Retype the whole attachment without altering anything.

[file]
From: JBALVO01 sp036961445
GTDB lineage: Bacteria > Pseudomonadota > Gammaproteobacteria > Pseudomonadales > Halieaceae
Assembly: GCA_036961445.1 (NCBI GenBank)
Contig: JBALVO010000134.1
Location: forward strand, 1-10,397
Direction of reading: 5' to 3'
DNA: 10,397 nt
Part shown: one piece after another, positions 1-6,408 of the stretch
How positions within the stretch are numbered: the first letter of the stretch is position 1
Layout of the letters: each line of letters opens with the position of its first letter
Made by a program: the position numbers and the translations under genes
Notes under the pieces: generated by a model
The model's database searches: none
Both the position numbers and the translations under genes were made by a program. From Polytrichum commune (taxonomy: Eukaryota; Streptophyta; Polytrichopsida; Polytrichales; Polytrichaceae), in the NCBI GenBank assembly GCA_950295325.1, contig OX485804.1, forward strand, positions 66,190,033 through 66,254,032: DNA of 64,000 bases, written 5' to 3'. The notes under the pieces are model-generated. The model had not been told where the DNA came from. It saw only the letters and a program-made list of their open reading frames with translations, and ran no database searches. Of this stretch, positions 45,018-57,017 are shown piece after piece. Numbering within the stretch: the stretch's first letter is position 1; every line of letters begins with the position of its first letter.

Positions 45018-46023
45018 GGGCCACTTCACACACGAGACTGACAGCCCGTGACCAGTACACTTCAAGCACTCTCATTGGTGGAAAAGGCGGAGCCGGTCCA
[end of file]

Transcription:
From: JBALVO01 sp036961445
GTDB lineage: Bacteria > Pseudomonadota > Gammaproteobacteria > Pseudomonadales > Halieaceae
Assembly: GCA_036961445.1 (NCBI GenBank)
Contig: JBALVO010000134.1
Location: forward strand, 1-10,397
Direction of reading: 5' to 3'
DNA: 10,397 nt
Part shown: one piece after another, positions 1-6,408 of the stretch
How positions within the stretch are numbered: the first letter of the stretch is position 1
Layout of the letters: each line of letters opens with the position of its first letter
Made by a program: the position numbers and the translations under genes
Notes under the pieces: generated by a model
The model's database searches: none
Both the position numbers and the translations under genes were made by a program. From Polytrichum commune (taxonomy: Eukaryota; Streptophyta; Polytrichopsida; Polytrichales; Polytrichaceae), in the NCBI GenBank assembly GCA_950295325.1, contig OX485804.1, forward strand, positions 66,190,033 through 66,254,032: DNA of 64,000 bases, written 5' to 3'. The notes under the pieces are model-generated. The model had not been told where the DNA came from. It saw only the letters and a program-made list of their open reading frames with translations, and ran no database searches. Of this stretch, positions 45,018-57,017 are shown piece after piece. Numbering within the stretch: the stretch's first letter is position 1; every line of letters begins with the position of its first letter.

Positions 45018-46023
45018 GGGCCACTTCACACACGAGACTGACAGCCCGTGACCAGTACACTTCAAGCACTCTCATTGGTGGAAAAGGCGGAGCCGGTCCA